Minister for Civil Society says the UK government has no plans for more emergency funding for charities

The UK government has no plans for a second dedicated emergency coronavirus funding package for charities, the minister for civil society, Baroness Barran, has said.

The announcement comes after charity leaders have been pushing for further grants to support the sector, which faces a £10 billion funding shortfall.

Baroness Barran was answering questions online at the launch of new research into the role of small charities during the pandemic, published by the Lloyds Bank Foundation for England and Wales (LBFEW).

Duncan Shrubsole, LBFEW’s director of policy, communications and research, asked Barran whether there would be measures to help the sector in next month’s budget, given the financial “cliff edge” facing charities which have to spend existing emergency funds by the end of March.

The minister said:

“The government really did do what we could to protect the work of charities over the last year, whether it was giving charity workers key worker status from the get go, allowing volunteering through the pandemic, and obviously the £750 million was the first targeted package which was announced by the government, as well as obviously all the cross-sector schemes.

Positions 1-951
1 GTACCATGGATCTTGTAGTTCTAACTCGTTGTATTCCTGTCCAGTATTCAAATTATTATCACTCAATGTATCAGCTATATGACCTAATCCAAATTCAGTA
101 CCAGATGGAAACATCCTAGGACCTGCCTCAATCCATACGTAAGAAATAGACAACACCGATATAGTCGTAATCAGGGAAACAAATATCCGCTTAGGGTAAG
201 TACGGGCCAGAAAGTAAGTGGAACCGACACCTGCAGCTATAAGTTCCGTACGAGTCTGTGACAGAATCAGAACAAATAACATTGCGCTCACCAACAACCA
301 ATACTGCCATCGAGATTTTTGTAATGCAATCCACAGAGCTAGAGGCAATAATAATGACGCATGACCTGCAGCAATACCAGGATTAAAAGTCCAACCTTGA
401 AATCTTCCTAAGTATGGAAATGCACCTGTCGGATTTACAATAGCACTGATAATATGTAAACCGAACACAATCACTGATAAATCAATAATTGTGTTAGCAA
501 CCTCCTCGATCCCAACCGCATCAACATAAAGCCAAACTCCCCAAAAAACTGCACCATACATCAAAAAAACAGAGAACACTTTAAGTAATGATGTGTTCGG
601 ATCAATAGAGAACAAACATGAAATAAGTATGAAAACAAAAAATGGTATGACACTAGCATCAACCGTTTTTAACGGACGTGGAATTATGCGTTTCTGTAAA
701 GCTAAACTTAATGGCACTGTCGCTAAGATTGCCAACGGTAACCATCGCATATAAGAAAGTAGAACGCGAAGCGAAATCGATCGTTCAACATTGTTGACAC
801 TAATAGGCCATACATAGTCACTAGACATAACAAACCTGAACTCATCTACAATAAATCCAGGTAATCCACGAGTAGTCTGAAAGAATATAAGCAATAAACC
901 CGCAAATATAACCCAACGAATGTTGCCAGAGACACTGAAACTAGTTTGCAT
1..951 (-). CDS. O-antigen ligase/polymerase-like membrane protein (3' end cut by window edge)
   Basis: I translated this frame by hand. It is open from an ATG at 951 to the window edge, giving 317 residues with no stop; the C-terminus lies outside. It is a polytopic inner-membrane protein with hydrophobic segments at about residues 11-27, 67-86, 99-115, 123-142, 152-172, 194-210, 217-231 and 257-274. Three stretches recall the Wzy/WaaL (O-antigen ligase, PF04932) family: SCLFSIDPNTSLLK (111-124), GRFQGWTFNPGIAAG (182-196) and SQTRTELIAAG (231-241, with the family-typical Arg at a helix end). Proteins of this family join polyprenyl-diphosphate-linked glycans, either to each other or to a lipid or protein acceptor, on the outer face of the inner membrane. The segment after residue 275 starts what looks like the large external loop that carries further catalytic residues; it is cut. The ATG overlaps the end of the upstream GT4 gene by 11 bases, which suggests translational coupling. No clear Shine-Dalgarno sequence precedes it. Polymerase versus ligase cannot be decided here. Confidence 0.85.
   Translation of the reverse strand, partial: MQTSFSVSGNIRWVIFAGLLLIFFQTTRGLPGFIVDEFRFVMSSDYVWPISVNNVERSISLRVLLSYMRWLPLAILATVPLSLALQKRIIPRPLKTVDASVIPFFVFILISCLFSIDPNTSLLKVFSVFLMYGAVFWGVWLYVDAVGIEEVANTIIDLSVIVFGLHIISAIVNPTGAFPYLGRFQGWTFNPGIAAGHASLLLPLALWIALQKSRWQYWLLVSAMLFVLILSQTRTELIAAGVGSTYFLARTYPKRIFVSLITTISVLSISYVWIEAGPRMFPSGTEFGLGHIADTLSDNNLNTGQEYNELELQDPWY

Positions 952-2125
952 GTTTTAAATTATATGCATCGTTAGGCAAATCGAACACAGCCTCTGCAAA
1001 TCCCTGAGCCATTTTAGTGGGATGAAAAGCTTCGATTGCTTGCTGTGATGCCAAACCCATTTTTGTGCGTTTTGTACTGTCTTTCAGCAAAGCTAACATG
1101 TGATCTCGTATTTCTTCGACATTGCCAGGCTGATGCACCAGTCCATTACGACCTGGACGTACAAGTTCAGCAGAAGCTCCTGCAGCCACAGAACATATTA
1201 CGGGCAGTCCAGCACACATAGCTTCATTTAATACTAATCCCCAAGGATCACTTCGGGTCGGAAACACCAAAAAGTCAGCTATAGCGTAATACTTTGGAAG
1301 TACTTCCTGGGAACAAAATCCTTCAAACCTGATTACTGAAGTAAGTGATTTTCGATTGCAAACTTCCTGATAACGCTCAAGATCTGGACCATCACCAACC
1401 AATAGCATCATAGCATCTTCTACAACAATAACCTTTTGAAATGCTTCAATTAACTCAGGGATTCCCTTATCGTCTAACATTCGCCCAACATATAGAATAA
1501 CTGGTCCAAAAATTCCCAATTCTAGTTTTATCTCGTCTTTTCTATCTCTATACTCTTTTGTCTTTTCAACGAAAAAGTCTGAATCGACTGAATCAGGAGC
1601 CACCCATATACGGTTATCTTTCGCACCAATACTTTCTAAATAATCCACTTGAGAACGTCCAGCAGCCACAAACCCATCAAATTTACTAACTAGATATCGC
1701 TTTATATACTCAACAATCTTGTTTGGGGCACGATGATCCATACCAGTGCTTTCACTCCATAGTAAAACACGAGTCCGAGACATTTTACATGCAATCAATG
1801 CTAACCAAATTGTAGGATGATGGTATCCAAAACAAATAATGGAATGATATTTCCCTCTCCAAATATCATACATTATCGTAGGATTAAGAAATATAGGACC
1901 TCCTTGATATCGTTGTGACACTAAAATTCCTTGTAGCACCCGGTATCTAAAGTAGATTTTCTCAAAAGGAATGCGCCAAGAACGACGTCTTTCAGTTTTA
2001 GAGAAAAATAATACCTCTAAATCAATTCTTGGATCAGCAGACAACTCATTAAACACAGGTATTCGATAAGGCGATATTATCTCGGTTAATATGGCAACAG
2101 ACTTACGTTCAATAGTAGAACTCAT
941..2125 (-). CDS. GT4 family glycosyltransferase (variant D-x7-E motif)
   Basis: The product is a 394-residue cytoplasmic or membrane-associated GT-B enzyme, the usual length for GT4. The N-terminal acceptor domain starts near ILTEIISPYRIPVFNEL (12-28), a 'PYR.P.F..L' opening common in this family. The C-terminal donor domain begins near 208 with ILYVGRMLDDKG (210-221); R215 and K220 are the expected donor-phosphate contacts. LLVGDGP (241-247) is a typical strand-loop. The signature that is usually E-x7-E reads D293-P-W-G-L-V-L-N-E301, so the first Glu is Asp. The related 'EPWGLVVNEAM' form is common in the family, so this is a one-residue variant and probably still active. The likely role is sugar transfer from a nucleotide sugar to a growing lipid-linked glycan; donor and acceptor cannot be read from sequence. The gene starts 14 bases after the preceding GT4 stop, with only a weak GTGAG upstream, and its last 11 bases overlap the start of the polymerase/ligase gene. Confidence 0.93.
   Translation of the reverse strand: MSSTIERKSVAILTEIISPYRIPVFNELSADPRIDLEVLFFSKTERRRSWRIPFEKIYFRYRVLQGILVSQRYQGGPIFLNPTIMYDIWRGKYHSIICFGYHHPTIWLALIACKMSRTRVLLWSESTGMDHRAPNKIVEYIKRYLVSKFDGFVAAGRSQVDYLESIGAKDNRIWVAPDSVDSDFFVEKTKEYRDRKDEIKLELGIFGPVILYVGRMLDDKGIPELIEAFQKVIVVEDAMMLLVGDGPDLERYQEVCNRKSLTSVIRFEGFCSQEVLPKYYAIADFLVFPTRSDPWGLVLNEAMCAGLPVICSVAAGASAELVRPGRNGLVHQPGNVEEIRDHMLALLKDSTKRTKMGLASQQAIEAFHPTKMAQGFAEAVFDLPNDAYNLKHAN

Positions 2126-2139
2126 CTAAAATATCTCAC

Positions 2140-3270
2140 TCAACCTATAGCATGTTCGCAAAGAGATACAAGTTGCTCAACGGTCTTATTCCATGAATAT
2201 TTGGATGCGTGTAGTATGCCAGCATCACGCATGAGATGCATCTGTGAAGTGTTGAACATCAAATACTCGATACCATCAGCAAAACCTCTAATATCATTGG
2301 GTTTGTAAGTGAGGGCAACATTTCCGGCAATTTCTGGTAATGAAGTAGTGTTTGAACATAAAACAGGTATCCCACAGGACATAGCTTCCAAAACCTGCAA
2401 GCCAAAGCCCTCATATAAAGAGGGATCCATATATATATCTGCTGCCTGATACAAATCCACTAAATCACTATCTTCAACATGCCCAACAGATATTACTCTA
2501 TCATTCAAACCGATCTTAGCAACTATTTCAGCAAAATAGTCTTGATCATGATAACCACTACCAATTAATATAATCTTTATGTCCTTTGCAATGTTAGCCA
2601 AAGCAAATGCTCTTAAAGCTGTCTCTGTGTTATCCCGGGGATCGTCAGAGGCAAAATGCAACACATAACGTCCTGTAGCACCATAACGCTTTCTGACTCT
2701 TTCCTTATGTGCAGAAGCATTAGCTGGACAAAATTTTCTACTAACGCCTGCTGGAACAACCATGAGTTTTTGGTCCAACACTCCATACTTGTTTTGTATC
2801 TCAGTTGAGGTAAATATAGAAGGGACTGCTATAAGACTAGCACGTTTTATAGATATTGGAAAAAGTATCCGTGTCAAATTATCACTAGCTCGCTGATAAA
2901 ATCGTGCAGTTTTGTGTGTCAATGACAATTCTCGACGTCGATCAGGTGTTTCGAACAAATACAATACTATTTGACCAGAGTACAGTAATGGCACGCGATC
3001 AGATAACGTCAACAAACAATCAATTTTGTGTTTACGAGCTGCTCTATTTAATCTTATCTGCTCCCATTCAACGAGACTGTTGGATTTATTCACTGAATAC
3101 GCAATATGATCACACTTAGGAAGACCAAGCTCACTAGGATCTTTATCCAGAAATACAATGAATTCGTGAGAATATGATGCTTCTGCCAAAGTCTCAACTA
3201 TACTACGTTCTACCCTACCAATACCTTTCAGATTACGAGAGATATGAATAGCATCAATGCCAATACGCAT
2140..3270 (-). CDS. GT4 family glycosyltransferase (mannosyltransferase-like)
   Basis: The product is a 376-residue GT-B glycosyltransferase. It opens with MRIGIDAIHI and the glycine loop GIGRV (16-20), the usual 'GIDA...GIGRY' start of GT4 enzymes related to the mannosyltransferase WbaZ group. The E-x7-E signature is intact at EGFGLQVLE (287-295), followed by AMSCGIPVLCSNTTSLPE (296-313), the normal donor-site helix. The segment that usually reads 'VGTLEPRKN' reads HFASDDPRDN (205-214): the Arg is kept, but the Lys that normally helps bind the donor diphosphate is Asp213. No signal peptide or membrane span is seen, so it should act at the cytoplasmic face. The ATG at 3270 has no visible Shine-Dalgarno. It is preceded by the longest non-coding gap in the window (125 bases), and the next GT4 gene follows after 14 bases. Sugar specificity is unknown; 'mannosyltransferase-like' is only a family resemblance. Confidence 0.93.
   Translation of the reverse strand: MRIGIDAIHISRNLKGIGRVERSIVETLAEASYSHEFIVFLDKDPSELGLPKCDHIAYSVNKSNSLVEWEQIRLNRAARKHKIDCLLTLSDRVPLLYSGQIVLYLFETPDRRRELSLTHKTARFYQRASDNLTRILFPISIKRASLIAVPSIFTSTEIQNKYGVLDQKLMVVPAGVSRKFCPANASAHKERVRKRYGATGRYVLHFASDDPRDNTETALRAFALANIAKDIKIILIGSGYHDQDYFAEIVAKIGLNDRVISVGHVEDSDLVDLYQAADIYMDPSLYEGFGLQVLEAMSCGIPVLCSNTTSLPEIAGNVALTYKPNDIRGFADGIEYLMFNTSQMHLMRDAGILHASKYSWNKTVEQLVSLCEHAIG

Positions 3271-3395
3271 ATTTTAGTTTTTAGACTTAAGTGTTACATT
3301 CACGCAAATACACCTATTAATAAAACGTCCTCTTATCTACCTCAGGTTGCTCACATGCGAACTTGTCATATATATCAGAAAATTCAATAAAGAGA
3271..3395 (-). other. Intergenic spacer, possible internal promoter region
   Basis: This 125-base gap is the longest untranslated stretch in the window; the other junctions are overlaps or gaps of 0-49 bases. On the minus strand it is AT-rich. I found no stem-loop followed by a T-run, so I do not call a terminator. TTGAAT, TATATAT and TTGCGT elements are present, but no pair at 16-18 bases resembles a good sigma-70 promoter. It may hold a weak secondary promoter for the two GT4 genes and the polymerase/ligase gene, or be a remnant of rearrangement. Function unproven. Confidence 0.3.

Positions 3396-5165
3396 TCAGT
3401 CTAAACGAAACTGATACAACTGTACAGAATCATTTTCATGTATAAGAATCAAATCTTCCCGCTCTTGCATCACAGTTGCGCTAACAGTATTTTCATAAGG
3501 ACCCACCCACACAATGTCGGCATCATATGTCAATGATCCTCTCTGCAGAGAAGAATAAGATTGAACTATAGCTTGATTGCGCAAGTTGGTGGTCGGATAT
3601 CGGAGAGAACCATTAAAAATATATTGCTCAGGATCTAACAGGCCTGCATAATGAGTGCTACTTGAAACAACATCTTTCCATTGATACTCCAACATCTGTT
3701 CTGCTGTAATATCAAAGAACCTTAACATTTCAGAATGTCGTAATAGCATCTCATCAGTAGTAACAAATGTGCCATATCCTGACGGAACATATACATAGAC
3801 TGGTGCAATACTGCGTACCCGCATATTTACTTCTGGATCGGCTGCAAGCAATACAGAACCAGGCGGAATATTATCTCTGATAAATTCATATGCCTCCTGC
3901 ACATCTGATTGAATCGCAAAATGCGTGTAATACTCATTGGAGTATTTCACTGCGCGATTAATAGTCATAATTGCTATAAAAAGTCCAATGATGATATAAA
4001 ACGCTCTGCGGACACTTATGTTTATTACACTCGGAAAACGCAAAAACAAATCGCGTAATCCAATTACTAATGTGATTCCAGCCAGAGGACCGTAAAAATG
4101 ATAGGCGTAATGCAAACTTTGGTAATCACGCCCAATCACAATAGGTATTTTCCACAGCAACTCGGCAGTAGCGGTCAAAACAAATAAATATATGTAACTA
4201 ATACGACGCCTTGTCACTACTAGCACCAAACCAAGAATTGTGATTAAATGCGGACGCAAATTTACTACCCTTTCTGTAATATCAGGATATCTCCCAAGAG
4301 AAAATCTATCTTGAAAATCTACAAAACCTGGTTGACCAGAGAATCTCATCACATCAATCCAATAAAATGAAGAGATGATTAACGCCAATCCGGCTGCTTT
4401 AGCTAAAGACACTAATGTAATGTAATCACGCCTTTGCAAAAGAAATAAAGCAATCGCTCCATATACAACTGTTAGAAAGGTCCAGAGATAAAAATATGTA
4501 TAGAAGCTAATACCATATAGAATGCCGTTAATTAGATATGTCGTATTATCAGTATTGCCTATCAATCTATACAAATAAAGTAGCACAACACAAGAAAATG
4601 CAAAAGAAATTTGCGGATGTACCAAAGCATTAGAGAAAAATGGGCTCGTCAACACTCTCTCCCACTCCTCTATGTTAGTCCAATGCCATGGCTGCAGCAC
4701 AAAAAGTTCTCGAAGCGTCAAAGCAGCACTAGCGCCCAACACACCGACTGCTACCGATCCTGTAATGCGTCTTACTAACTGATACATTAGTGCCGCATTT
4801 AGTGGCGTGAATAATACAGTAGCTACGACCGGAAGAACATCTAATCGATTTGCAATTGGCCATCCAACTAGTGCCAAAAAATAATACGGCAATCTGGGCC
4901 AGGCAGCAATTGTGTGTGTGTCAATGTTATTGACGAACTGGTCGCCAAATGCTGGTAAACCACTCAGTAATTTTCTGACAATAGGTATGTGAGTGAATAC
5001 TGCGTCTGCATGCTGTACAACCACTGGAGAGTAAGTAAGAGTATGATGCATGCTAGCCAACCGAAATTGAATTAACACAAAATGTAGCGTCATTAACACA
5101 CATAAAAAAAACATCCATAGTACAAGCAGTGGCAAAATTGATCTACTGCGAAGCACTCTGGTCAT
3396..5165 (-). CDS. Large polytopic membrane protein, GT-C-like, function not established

“I am not trying to suggest this is about generous or not generous, it is just about doing the right thing in recognising the value of the sector.”

In February 2021, the #NeverMoreNeeded coalition published an open letter to the prime minister asking for an emergency support fund for the sector. They also launched the #RightNow campaign highlighting the role charities play.  

Barran said she was aware of the “concerns in the sector” but added that the government’s “main focus is on, How can we get the economy open again?” 

“Organisations can now start to think about public fundraising again, reopening charity retail and so forth.

“It might need to look a little bit different, but charity is nothing if not agile and creative in that regard.”

Referencing reforms to the Social Value Act and proposed changes to procurement rules, Barran said:

“There are doors that we can lean on that open up money. 

“But if you are asking me whether there will be another dedicated package, my understanding is no.”  

For more details about the #NeverMoreNeeded campaign, please visit its website.

Source: Civil Society News